The most prominent reason however, was the fact that they were simply too effective at quelling my emotional self. In other words, the medications doctors prescribed for me worked so well at quieting emotional uprisings that handling my emotional wants and needs, outbursts and swings, could have been completely relegated to the medications.
All I’d need to do is a pop a pill and I’d be an emotional zombie for the rest of the day. That’s not how I saw myself growing up. Remember, I was a young teenager at the time.
In order to grow up and increase my emotional intelligence, I knew I had to actually deal with feeling emotions on my own and not with a pill that abolished all of my feelings for me. So I started slowly reducing the dosage I was given. The net effect was that I could slowly turn up the amount of emotional “volume” I wanted to handle by myself and still let the medications mitigate a portion of it for me.
Getting to the point where I was completely free of medications was an extremely slow process. It took me four years of being stable on medications just to be able to safely cut my dosage in half. I expected the other half to be no easier, but thankfully, with all that I had learned during the first four years, it was.
All of those dosage experiments, of course, (except the last bit) were done in conjunction with supervision from my psychiatrists and while I was seeing a psychologist (a therapist). That was important: a psychiatrist can help you with your medications but only a psychologist, and only one that you really like, is qualified to help you deal without the medications. No friend, no family member, and no stranger with a kind heart can help you as much as a therapist, in my humble opinion. (Though it is important to seek out other forms of support too.)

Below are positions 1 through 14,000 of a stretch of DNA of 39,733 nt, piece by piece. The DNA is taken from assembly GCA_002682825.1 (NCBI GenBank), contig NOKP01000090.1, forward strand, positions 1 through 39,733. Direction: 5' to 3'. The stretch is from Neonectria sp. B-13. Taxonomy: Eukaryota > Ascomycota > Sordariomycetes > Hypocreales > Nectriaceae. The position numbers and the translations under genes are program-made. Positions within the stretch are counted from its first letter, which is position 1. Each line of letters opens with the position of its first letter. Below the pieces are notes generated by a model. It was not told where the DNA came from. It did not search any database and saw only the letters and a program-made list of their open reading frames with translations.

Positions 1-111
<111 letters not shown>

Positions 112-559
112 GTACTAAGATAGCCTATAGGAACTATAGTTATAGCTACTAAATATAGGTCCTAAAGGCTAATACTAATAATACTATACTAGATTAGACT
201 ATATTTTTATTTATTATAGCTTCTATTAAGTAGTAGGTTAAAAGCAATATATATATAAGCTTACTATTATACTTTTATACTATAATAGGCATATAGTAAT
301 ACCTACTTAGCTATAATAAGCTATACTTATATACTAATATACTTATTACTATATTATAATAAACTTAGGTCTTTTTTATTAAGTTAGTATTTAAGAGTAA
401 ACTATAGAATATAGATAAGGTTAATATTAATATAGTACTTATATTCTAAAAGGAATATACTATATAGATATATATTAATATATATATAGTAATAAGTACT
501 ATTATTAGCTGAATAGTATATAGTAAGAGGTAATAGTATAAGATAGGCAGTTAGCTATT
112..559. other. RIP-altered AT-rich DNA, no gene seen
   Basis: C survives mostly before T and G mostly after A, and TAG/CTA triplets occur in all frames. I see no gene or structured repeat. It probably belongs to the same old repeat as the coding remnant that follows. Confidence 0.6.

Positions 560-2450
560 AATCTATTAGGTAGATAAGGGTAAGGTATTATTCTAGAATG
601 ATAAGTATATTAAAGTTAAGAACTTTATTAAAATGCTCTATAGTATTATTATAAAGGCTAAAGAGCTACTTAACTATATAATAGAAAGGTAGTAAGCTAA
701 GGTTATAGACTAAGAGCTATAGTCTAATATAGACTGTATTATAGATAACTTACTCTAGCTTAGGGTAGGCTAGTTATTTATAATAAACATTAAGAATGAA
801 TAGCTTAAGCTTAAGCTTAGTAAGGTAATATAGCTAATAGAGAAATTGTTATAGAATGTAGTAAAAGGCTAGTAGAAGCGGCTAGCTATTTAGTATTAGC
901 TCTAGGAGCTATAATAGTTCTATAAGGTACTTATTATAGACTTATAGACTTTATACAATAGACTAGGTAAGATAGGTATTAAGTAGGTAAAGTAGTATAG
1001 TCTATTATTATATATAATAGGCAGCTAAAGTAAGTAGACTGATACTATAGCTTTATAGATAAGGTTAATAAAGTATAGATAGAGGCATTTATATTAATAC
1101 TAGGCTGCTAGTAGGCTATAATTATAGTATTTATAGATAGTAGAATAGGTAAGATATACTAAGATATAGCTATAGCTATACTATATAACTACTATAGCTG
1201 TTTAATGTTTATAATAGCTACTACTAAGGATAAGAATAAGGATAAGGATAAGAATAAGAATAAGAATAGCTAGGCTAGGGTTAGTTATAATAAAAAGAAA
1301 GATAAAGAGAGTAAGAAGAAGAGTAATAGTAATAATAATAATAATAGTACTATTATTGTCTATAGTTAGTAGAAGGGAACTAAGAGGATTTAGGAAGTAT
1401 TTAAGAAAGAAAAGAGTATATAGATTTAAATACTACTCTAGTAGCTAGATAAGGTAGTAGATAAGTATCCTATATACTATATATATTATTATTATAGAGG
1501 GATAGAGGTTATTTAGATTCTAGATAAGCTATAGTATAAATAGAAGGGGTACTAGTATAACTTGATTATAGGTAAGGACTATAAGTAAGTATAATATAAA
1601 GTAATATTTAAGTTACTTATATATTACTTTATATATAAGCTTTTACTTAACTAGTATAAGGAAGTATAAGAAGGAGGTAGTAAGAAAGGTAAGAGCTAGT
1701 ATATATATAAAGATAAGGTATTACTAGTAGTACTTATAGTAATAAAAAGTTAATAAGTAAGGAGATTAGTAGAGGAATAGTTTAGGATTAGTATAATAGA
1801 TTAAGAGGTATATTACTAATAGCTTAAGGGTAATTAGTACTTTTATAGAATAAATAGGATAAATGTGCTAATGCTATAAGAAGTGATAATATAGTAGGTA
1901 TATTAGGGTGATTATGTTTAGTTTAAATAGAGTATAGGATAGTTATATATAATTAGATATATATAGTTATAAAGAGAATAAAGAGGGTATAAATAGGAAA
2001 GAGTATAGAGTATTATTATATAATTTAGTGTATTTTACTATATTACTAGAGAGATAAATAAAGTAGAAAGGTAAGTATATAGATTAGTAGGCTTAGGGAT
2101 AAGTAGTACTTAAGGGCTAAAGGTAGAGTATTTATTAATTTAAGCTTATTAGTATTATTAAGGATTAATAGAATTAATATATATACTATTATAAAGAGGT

Life Without Medications
Now that I am off medications, don’t think for a moment that my life has suddenly become easily manageable. If anything, it’s far harder; I have mood swings all the time, I am constantly fighting a battle against irritability and a lack of motivation, and I still experience majorly disturbing bipolar symptoms like racing thoughts, hypersexuality, and hypomania. Nevertheless, despite all of that, I have learned how to handle myself well enough so that I can still (at least for the most part) function in day-to-day life.
You won’t find me going on a spending spree during a manic episode. You won’t find me sitting in a corner of my apartment with a kitchen knife pressed into my wrists. You won’t find me blowing up at friends or family at the slightest provocation (though this one is really hard not to do).
You will find me taking deep breaths to combat a mood swing. You will find me working on personal hobbies during a hypomanic phase. And you will certainly find me biting my tongue when I get into pointless arguments.
The bottom line in all this is that, while the emotional impetus to do all sorts of things that would be harmful to me exist all the time, I no longer respond to them in the same way that I used to. This is nothing short of a minor miracle for me, since at one point in my life I was completely under the control of my mood’s whims. Changing that has not been easy, but it has been unbelievably rewarding.
Finally, it should also be noted that all of this is possible while still on medications, and much of it indeed happened like that for me. No form of treatment is exclusive of another, and most of the time different treatment regiments actually spill over and benefit one another. Everything I used (and still use) to help me, from medications to therapy to support from family and friends, contributed major benefits that I don’t think I could have gone without.
In the end, I’m still learning how to handle myself in more effective and efficient ways. It is a never-ending journey of self-reflection, challenges and successes (and failures), and just growing up. Even after all this I realize I have a long way to go. That’s life.